HRSA is also awarding $500,000 to support technical assistance efforts to the RHCs as they expand testing capabilities. This includes activities such as conducting webinars, providing resources and guidance for implementation and management of testing programs.

To view a state-by-state breakdown of this funding, visit:

HHS Announces Details of RHC COVID-19 Testing Fund

HHS has announced details regarding the Rural Health Clinic (RHC) Testing fund in a press release here:

All eligible RHCs will receive a flat amount of just under $50,000. Eligible RHCs include all RHCs listed on either:

  • The Centers for Medicare and Medicaid (CMS) Provider of Service file (updated March 2020); or,
  • The CMS Survey and Certification Quality, Certification and Oversight Reports (QCOR) list before May 7, 2020.

Similar to the provider relief fund, these funds will be dispersed electronically to the banking information associated with the organization’s Tax ID Number (TIN). Paper checks will be mailed to RHCs if CMS does not have the RHC’s banking information.

These funds are intended to help RHCs with COVID-19 testing and related expenses. HHS also released the following FAQ document which covers a lot of important information:

National Association of Rural Health Clinics will be partnering with the Federal Office of Rural Health Policy to provide technical assistance on implementing COVID-19 programs in alignment with the terms and conditions of this fund. We will schedule a webinar within a week on this funding and we expect to schedule several additional webinars over the course of the next few months.

This information provided by

Funding: Rural Communities Opioid Response Program-Planning

Application Deadline: July 13, 2020

The Health Resources and Services Administration’s (HRSA) Federal Office of Rural Health Policy (FORHP) released a Notice of Funding Opportunity (NOFO) for the Rural Communities Opioid Response Program-Planning (RCORP-Planning).  HRSA will award approximately 50 grants to rural communities to enhance capacity to address substance use disorder, including opioid use disorder (OUD).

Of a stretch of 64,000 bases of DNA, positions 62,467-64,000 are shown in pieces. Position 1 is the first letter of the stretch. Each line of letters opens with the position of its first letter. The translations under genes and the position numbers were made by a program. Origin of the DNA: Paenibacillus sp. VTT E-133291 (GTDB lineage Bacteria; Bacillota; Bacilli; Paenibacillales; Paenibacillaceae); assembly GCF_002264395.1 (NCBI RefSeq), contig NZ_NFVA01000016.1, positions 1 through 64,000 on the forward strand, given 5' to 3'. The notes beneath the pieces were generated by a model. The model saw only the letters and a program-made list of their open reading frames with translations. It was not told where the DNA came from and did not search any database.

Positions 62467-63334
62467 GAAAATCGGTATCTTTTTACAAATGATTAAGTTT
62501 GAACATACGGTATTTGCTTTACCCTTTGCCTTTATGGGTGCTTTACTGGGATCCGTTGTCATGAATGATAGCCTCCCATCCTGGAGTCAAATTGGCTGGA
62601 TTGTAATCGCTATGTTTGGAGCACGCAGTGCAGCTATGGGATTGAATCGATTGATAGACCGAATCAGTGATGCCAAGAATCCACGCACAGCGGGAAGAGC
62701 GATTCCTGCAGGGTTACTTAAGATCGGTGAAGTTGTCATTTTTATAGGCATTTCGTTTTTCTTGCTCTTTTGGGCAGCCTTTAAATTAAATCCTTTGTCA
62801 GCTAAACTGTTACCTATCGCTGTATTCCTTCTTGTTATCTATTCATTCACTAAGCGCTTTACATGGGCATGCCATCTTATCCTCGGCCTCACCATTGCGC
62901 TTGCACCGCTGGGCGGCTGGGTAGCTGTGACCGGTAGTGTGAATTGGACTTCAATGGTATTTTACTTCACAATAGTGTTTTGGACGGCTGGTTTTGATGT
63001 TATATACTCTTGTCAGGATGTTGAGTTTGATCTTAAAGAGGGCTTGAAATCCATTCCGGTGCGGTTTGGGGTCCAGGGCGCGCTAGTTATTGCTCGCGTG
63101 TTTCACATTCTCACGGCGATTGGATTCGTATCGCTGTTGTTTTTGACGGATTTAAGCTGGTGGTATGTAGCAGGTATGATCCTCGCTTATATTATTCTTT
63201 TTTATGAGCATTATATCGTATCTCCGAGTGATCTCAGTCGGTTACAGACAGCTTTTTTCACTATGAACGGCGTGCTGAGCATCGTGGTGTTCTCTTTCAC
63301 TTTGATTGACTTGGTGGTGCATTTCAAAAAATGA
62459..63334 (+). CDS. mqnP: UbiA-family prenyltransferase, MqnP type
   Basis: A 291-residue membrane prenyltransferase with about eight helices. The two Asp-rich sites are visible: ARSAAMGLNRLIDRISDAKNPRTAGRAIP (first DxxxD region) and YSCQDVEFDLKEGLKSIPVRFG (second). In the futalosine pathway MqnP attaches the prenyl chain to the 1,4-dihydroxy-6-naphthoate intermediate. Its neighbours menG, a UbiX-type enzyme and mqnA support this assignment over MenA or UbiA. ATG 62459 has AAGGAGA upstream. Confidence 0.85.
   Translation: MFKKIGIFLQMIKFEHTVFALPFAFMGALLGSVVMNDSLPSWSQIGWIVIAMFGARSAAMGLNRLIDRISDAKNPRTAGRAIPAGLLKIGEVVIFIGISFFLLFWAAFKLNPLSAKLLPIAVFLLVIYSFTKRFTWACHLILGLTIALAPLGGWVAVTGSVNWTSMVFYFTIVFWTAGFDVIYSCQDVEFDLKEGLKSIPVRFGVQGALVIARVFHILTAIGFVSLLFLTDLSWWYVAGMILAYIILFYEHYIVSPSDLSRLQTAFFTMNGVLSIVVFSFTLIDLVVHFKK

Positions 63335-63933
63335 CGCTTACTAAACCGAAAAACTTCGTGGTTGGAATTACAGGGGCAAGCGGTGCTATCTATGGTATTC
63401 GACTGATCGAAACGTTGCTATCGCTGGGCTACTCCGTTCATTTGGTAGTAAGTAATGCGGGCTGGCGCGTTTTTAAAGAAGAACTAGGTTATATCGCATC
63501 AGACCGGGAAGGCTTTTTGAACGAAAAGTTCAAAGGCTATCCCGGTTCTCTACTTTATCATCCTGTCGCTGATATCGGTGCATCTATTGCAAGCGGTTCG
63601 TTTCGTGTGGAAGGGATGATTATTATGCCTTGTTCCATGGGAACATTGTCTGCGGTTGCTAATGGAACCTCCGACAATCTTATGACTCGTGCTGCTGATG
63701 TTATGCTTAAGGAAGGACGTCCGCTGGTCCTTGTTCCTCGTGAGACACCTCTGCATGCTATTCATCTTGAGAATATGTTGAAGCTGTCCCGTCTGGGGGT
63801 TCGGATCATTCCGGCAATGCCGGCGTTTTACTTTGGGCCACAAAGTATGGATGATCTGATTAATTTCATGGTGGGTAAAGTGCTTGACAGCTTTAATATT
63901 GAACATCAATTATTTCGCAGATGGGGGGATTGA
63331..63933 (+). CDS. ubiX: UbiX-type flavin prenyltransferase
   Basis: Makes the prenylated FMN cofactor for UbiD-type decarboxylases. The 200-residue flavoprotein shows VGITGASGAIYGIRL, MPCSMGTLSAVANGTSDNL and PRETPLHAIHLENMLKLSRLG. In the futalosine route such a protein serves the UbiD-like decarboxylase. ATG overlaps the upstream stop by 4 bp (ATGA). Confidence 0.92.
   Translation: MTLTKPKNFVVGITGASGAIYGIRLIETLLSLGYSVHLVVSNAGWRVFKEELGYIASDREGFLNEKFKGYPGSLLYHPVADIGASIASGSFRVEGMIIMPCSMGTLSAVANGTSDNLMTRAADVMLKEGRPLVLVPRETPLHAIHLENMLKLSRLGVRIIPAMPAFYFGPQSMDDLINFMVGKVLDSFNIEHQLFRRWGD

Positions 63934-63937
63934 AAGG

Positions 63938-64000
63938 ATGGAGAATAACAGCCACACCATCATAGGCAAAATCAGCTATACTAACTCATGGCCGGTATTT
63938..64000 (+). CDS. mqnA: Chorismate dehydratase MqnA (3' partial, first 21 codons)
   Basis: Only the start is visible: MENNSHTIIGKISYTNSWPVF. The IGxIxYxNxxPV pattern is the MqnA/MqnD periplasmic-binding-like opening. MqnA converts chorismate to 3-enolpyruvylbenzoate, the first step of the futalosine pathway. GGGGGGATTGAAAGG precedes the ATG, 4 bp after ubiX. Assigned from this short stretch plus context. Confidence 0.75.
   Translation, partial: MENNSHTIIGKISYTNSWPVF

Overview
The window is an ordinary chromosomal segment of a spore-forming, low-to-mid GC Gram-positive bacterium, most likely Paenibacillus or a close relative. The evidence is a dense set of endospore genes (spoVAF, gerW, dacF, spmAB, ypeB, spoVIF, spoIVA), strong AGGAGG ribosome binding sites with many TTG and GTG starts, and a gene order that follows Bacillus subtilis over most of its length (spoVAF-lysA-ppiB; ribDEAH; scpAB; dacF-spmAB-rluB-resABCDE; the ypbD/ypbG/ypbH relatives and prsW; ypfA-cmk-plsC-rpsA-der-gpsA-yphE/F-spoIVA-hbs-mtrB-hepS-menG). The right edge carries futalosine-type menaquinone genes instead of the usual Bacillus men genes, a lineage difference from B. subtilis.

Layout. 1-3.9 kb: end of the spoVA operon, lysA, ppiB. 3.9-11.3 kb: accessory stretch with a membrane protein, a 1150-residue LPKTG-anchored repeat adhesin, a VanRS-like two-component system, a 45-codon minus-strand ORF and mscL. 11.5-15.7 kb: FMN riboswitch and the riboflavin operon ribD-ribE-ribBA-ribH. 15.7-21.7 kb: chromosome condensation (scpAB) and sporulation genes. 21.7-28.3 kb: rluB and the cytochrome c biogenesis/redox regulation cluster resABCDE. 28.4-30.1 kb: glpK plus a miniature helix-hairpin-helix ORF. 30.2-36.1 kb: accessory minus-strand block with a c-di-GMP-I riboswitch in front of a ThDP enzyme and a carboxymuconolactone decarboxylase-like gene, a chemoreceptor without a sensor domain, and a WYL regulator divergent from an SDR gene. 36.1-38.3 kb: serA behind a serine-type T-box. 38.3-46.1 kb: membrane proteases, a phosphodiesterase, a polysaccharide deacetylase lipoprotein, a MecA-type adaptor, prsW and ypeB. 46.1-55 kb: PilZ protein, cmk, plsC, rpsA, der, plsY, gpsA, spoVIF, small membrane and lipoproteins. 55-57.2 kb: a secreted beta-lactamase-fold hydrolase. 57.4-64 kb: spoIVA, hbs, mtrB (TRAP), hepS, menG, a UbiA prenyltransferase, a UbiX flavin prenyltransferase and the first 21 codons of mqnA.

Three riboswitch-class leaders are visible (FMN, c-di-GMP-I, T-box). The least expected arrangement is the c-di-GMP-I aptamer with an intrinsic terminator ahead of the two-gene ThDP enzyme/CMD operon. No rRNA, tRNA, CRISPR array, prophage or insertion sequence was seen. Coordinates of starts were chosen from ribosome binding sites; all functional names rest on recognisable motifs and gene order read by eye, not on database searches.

Successful RCORP-Planning award recipients will receive up to $200,000 over an 18-month period of performance to conduct a series of planning activities, engage multi-sector consortiums, and participate in the RCORP-Planning learning collaborative.  While the focus of RCORP-Planning is primarily OUD, applicants may also choose to address an additional substance of concern in the target population based on identified needs.

 View the funding opportunity on

All domestic public and private entities, nonprofit and for-profit, are eligible to apply.  Applicant organizations may be located in an urban or rural area; however, all activities supported by this program must exclusively target HRSA-designated rural areas (as defined by the Rural Health Grants Eligibility Analyzer).   The applicant organization must be able to provide at least two letters of commitment from organizations located within the target rural service area.

Previous recipients or consortium members of RCORP-Planning, Implementation, and Medication-Assisted Treatment (MAT) Expansion awards are eligible, but must clearly demonstrate that there is no duplication of effort between the proposed project and any previous RCORP project.  Before applying for RCORP-Planning on, applicants must register in, SAM, and DUNS.  These registration processes can take up to a month to complete.

FORHP will hold a webinar for applicants on Wednesday, May 27, 2020.  A recording will be made available for those who cannot attend.  Please see details below and reference page ii in the NOFO for the dial-in and playback information for the webinar.

To learn more about how HRSA is addressing the opioid epidemic, visit

As always, do not hesitate to reach out to us if you have any questions about our programs.

To learn more about our agency, visit